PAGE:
The car had done 80,050 miles when I purchased her in 1997. The current mileage is 90,104 so I have driven 10,054 miles in 17 years or 591 miles a year.
The car is used on a regular basis at least once a month, but I never start her up unless I go out for a drive of at least 50 miles. I only go out in dry weather and in, the 17 years that I have had the car, I have never been caught out in heavy rain.
Every time I get into the car I get that wonderful smell of leather and wood, and when you start her up you always get that distinct ‘burble’ sound from the exhaust that only Mark 2 3.8’s make; I wonder if that is where they got the idea for the new Jaguar F-type’s ‘burble’ switch! When driving her I never idle along, as I believe that the 3.8 engine should be used, and fellow drivers are always surprised when I overtake them on dual carriageways. Using the MOD is great, as you reach 50 mph, slip her into overdrive and watch the rev counter go down by 1500 rpm. But you must always remember that, to get her out of overdrive, you need to slow the car down on the brakes to around 40 mph before changing down, otherwise she jolts instead of making a smooth transition.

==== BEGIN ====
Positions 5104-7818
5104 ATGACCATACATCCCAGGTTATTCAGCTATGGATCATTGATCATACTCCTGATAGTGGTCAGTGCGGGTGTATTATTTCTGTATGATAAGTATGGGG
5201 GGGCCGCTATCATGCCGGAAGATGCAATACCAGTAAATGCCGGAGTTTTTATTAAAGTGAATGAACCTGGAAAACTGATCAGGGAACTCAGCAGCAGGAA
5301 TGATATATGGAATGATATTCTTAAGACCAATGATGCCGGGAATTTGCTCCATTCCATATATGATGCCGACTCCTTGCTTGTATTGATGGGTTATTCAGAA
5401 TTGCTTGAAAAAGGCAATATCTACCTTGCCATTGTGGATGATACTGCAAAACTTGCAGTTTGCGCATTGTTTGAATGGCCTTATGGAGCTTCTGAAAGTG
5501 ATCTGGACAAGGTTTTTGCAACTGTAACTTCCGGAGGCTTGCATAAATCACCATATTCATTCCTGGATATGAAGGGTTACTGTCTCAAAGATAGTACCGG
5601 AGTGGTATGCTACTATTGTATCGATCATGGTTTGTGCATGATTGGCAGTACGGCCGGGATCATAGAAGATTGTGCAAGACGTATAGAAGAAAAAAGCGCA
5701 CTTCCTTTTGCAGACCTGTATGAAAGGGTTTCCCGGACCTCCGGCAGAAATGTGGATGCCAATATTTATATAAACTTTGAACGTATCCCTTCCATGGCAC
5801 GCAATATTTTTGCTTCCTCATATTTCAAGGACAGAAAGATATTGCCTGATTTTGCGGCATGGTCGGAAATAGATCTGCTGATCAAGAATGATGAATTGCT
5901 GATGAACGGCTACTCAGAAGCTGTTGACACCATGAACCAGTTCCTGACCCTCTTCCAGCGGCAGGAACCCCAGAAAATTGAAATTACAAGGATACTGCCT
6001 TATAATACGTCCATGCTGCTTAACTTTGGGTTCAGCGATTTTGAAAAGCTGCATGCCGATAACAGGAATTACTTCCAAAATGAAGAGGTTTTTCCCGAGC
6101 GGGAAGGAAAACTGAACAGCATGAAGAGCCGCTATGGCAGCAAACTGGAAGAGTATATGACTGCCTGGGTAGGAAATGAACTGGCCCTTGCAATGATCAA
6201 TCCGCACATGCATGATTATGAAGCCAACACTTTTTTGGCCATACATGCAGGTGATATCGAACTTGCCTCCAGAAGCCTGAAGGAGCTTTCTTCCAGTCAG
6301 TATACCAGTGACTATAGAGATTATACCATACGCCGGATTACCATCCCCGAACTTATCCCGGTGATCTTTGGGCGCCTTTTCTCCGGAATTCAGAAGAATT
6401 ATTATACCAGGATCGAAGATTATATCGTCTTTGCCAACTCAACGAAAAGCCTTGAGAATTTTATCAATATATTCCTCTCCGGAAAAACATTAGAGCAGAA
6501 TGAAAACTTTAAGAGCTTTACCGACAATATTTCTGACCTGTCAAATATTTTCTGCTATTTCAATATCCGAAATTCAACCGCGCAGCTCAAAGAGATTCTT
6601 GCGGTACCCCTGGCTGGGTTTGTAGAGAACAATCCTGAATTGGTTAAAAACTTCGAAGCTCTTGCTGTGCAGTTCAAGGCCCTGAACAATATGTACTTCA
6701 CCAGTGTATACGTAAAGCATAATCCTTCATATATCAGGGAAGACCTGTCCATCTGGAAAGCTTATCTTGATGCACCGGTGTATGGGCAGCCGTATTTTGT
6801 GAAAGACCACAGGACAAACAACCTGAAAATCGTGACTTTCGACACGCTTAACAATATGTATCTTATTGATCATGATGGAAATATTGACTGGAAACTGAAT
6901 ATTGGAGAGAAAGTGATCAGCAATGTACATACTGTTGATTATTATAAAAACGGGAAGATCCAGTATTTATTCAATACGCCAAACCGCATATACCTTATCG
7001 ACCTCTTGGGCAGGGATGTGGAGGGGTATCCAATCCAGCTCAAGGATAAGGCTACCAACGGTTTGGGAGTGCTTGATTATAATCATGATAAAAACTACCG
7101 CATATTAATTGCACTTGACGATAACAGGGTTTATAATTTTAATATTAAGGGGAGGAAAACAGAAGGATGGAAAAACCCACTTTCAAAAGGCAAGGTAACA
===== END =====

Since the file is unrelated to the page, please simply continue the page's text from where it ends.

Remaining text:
The 1960’s synchromesh gearbox, together with the power steering and the modern tyres, makes her feel and drive like any modern car. However, despite being one of the first cars to have disc brakes – there is a warning emblem moulded into the chrome rear bumper to warn 1960’s drivers that the car might stop quickly – you have to remember that, compared to modern cars, it still takes longer to stop.